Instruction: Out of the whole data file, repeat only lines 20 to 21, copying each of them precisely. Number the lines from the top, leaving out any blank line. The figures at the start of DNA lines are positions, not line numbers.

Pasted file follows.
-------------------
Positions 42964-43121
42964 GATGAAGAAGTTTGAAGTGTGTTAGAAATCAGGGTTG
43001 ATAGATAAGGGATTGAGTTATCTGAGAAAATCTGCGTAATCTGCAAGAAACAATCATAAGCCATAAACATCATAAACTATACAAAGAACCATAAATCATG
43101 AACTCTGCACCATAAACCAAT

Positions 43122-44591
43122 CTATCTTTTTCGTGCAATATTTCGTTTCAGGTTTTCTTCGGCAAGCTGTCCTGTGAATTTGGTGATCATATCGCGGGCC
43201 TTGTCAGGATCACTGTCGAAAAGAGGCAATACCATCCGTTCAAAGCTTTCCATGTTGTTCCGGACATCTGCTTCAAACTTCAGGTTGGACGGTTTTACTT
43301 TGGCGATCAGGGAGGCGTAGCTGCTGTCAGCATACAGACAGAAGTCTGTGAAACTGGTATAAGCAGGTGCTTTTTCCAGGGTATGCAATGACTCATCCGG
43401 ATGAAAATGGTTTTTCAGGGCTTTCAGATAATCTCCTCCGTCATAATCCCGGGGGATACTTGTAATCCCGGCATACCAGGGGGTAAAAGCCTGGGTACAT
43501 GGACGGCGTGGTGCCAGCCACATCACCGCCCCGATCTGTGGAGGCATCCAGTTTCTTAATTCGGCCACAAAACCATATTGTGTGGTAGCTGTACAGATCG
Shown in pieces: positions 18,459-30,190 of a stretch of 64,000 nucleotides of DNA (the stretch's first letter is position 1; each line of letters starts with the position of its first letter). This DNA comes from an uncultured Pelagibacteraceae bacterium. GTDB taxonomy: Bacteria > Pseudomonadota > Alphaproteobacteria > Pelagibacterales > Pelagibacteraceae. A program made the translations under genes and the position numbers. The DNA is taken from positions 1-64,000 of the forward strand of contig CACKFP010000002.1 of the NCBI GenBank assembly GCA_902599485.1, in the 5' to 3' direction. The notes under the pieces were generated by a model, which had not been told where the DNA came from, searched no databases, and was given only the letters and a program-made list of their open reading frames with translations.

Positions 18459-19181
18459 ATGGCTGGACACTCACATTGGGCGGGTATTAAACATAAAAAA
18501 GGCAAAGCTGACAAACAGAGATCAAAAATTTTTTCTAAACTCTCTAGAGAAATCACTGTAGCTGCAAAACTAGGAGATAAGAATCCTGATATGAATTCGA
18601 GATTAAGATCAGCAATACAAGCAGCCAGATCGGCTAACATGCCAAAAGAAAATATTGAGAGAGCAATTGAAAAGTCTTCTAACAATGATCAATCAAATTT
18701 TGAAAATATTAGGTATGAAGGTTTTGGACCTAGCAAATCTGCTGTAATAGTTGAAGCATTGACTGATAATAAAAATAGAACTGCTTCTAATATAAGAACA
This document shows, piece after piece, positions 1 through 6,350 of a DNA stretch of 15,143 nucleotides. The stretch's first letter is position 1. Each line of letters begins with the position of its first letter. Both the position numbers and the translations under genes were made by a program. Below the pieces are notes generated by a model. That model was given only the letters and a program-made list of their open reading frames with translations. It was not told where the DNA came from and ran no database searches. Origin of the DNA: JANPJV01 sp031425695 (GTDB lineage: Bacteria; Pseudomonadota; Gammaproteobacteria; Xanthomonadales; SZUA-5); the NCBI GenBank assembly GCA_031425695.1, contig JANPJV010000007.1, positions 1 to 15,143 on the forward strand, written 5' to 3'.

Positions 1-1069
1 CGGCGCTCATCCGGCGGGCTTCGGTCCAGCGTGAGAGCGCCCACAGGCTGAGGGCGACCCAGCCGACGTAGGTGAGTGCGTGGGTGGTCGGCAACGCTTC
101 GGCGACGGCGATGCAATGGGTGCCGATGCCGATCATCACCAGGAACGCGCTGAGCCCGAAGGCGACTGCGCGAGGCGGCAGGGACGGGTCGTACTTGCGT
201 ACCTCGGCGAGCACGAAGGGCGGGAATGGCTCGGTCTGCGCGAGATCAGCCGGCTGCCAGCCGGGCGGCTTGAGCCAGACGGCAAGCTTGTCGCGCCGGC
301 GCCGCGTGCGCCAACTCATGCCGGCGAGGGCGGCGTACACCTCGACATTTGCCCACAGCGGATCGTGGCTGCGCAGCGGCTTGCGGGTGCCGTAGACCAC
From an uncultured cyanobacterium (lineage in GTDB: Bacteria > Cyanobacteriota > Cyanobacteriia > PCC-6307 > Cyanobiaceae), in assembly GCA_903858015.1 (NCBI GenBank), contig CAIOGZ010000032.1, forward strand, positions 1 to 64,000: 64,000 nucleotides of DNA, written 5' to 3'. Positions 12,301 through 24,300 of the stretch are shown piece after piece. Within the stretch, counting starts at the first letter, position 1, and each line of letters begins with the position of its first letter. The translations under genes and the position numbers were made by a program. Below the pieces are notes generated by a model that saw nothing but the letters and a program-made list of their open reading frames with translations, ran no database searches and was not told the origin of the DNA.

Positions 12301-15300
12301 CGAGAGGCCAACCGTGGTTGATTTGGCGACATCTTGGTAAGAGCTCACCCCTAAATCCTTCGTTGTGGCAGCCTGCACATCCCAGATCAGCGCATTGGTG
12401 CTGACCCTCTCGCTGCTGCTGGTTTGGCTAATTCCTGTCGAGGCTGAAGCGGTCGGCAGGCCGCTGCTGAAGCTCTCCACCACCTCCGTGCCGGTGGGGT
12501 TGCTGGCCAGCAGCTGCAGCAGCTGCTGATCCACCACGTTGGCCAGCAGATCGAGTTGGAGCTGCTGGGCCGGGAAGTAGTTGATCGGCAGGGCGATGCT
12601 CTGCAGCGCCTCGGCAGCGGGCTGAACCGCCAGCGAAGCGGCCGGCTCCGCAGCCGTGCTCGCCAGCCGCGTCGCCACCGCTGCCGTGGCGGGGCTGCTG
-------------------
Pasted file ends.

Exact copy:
101 GGCGACGGCGATGCAATGGGTGCCGATGCCGATCATCACCAGGAACGCGCTGAGCCCGAAGGCGACTGCGCGAGGCGGCAGGGACGGGTCGTACTTGCGT
201 ACCTCGGCGAGCACGAAGGGCGGGAATGGCTCGGTCTGCGCGAGATCAGCCGGCTGCCAGCCGGGCGGCTTGAGCCAGACGGCAAGCTTGTCGCGCCGGC